Food hazards from around the world data visualisation competition

A data visualisation competition organised between The Jean Golding Institute and the Food Standards Agency (FSA)

The challenge 

Every day the Food Standards Agency receives alerts from around the world about food products that have been found to be hazardous to human health, from salmonella in chicken to undeclared peanuts to plastic in pickles. Sometimes these products make it to our shelves in the UK andhave to be recalled or withdrawn. But with so much data on food hazards at our fingertips, we want to be proactive in identifying potential hazards to UK consumers, before anyone buys a hazardous product.  

The data

The FSA made available a dataset of food alerts, which have all been collected from open data sources (available as a single .csv file), accessible here - FSA data competition 2020

  • There are over 37,000 alerts (rows) from over the last four years
  • The alerts are from 40 sources (from around 30 countries) and translated if they are not in English
  • Each alert includes publication date, country, product type, hazard type, a link to the webpage of the original alert and other metadata. Please see the full data dictionary for explanation of all columns.

What were we looking for?

We were looking for data visualisations that help us to understand how this dataset might alert us to food risks. Visualisations may be based on questions like:

 Which products, from which countries, pose the greatest risk to consumers?

  • The frequency of alerts varies with time, and between countries; some of this variation is seasonal, but sometimes there are more or fewer alerts than we might expect. Do these divergences tell us anything about food risk? Are they correlated with external events that might affect the capacity of enforcement agencies, such as a pandemic outbreak or political instability?
  • How are alerts connected to each other? Now that we have data that has been accumulated over a period of time and can see groups of alerts, what can this tell us about risk?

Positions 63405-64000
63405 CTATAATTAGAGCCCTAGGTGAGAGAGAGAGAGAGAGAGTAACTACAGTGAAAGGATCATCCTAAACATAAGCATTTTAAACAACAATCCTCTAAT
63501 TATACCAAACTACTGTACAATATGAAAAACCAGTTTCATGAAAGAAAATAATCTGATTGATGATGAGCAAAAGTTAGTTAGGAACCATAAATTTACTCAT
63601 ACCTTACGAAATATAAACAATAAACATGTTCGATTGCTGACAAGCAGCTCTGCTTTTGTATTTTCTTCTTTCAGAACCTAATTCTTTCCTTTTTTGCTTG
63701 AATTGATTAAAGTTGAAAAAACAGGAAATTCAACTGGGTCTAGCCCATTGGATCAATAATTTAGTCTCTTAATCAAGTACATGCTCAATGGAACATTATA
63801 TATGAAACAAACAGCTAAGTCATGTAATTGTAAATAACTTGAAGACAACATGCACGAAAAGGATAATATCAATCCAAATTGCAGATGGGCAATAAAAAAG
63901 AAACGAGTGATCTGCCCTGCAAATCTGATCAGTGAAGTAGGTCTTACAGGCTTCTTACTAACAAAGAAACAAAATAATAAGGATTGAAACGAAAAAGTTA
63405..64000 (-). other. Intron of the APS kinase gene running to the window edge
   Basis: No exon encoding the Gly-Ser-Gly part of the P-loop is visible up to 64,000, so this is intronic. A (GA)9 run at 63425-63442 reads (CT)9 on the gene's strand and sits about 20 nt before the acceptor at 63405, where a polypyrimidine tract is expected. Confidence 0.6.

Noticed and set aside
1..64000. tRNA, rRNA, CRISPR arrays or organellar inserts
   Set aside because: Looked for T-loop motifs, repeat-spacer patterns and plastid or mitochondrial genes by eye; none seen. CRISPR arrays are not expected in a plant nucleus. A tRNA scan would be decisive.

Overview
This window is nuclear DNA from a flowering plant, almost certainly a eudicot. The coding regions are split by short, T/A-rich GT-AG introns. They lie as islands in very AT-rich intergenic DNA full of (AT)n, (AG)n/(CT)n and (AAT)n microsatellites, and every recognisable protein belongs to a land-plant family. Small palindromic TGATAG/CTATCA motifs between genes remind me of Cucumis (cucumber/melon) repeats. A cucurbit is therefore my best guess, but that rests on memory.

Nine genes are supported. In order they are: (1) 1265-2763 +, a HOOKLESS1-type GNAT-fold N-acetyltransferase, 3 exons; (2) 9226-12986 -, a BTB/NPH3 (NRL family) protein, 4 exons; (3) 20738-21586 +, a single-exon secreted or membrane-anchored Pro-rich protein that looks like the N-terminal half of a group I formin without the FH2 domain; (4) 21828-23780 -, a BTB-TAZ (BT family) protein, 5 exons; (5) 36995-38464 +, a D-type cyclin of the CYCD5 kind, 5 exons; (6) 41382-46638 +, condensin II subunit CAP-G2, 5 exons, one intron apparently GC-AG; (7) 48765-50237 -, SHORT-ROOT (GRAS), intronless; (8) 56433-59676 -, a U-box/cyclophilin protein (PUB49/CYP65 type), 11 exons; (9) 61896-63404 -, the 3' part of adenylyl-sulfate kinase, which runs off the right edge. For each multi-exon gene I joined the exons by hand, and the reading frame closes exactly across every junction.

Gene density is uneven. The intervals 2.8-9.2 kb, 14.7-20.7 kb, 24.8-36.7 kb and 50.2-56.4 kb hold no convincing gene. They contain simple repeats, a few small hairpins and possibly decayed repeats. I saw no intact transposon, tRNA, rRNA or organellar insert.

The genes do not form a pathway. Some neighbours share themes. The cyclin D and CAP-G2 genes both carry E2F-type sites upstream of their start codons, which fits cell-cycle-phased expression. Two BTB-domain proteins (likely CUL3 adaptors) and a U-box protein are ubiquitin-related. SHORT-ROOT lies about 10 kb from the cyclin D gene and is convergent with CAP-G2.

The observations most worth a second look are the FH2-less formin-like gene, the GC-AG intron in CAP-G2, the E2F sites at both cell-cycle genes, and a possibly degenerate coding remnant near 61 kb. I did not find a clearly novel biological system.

• Can we detect any consistent patterns in the way alerts move across countries? Which alerts might act as an early warning of an impending threat to UK food safety?

The winners

The winner, who received £1,000 in prize money, was Robert Eyre, PhD studentDepartment of Engineering Mathematics with his visualisation FSA related alert tracker.

The visualisation is a dashboard that allows the FSA to identify threats that are related. Once an article about a threat has been chosen, you can see where on the map, and where in time related threats happened.

Two runners-up each receiving £250 are Marina Vabistsevits & Oliver Lloyd and Angharad Stell.

Marina and Oliver received runner up for their visualisation, ‘Too much tooty in the fruity: Keeping food safe in a post-Brexit Britain’ A brief exploration of the UK’s reliance on the EU for food safety, and the related challenges that Brexit may bring.  

Angharad received runner up for the visualisation From a data space to knowledge discovery An interactive plotting app that allows exploration and visualisation of the dataset. 





Blog announcing winners

Find out more about the winning data visualisations in our blog

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